Let wise words from Thomas Merton cast a positive light on a quiet holiday season.
Posted in , Dec 16, 2020
We are living in a time of profound and challenging questions. How will my loved ones and I weather the storm of the pandemic? When will we feel normal again? What is “normal,” anyway? How can I find grace and meaning in this all-too-quiet holiday season?
I encountered this quote from the scholar and Trappist monk Thomas Merton that put those questions into an inspiring perspective.
“There is greater comfort in the substance of silence than in the answer to a question,” he wrote in his journals.
What a profound idea. Silence, rather than being a void or an absence, is a substance, an entity and place of meaning in and of itself. For comfort, we can rest there rather than chasing decisive answers to un-answerable questions.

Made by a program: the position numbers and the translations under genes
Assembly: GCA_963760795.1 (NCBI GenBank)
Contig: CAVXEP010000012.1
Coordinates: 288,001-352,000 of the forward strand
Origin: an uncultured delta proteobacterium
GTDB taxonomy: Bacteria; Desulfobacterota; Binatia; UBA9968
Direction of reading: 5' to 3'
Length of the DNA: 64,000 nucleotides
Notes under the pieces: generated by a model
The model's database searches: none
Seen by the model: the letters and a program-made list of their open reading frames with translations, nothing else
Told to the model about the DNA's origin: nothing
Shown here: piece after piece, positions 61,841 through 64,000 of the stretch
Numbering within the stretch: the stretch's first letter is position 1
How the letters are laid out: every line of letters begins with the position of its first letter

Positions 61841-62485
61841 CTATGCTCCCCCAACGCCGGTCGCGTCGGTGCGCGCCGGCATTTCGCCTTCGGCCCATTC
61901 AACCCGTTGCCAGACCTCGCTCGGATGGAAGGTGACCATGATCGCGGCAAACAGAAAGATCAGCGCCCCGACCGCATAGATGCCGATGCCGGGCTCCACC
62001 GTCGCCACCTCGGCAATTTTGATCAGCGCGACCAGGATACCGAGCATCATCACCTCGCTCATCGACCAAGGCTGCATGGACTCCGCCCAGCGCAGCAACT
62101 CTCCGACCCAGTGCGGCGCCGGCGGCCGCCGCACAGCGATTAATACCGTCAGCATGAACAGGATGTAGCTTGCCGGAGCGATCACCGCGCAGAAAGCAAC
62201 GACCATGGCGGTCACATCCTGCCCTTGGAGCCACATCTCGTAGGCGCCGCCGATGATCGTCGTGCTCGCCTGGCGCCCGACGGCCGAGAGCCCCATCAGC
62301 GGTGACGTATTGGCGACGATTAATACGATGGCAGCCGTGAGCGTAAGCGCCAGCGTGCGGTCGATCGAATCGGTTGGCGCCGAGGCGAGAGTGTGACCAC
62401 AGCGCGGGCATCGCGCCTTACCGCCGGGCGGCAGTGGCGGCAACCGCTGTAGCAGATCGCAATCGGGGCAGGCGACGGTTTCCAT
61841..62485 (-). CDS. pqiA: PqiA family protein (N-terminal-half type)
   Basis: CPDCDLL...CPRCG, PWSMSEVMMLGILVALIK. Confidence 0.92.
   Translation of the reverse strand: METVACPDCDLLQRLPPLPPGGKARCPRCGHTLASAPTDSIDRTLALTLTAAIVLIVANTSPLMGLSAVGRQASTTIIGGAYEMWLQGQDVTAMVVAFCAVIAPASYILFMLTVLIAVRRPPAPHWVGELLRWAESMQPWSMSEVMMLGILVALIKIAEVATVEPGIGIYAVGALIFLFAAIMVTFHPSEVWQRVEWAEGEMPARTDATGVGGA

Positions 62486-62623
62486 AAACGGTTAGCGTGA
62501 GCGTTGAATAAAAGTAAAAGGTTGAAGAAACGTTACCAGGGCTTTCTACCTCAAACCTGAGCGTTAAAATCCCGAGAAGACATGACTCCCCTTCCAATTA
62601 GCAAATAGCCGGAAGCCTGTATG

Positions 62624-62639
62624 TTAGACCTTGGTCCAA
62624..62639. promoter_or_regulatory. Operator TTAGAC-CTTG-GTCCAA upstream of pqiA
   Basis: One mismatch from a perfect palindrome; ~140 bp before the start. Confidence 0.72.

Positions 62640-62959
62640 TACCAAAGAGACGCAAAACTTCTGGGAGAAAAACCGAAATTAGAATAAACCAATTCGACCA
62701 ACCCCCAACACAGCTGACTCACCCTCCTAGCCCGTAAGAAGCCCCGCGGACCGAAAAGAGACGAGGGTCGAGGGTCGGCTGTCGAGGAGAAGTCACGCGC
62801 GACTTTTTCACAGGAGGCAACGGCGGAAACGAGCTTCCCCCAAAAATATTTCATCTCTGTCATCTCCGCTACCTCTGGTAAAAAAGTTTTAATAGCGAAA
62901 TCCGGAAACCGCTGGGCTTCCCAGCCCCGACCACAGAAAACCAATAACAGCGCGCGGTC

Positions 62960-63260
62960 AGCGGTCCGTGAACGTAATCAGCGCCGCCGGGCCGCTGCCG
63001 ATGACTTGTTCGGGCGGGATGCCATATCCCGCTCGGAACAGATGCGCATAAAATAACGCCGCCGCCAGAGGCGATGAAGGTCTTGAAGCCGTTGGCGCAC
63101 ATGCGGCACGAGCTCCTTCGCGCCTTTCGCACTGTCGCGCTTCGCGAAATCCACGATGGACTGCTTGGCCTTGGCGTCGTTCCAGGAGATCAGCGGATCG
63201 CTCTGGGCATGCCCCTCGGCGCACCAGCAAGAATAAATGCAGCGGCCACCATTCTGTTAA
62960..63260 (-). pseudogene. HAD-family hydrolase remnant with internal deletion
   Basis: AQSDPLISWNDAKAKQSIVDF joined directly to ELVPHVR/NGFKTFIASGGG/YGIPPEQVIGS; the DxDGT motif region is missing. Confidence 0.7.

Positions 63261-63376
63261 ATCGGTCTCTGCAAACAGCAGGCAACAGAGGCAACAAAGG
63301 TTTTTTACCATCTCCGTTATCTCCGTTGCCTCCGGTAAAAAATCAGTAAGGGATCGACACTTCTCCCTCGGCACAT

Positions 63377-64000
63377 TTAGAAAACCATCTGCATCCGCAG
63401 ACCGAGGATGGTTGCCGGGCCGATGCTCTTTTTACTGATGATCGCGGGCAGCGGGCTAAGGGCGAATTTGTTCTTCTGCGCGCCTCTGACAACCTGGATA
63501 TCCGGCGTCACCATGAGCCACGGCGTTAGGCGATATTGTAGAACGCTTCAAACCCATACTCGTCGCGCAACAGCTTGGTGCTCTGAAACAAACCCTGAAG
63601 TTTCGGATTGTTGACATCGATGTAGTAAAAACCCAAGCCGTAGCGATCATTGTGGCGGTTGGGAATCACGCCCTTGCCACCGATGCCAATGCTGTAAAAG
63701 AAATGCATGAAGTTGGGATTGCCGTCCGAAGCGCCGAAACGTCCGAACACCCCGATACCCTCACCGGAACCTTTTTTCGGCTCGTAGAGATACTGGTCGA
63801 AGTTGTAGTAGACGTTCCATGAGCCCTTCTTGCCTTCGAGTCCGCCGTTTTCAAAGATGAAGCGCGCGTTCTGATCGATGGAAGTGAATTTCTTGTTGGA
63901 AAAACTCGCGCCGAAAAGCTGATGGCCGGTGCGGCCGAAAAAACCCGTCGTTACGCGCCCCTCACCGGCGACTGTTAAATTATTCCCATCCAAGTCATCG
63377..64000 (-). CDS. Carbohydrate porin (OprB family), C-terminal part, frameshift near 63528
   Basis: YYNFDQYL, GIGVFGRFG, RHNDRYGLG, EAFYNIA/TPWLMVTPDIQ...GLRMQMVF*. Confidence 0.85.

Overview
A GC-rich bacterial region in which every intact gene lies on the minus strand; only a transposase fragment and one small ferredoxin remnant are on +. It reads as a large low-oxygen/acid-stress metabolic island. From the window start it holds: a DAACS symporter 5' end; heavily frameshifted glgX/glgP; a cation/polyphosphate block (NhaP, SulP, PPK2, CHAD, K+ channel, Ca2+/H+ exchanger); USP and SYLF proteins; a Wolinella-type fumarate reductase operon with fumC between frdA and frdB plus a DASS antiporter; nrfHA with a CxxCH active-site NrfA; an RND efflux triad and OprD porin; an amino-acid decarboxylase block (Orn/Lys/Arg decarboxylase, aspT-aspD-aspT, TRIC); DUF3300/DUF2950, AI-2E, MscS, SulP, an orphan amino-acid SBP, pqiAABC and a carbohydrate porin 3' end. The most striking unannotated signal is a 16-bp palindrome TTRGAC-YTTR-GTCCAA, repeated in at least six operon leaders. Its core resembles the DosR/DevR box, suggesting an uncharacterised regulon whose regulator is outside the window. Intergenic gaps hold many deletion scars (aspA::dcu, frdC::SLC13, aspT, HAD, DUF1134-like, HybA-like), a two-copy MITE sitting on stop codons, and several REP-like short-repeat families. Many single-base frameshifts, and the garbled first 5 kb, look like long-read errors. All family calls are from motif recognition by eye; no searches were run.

Silence was a primary focus of Merton’s spiritual philosophy. Elsewhere in his journals, he reflected, “God [is] hidden within me. I find Him by hiding in the silence in which He is concealed.
And still elsewhere, observing the stillness of nature, “From the silence of the valley I can learn that certain questions do not need answers of mine.”
It stands out to me in these quotations that Merton does not try to contain silence, nor does he rush through the time he spends in silence. Instead, he seeks it, dwells in it and returns to it whenever the world pulls him back into its noises and demands. Merton also lets silence humble him. He stands in awe of it. Within it, he finds comfort, peace and even God.
There is a strange silence to this holiday season, among all the gatherings and celebrations that are not happening in anything resembling their typical fashion. If we take our cue from Merton, though, we can find beauty and meaning in the quiet—connecting with a sense of safety of the spiritual, as well as physical, kind.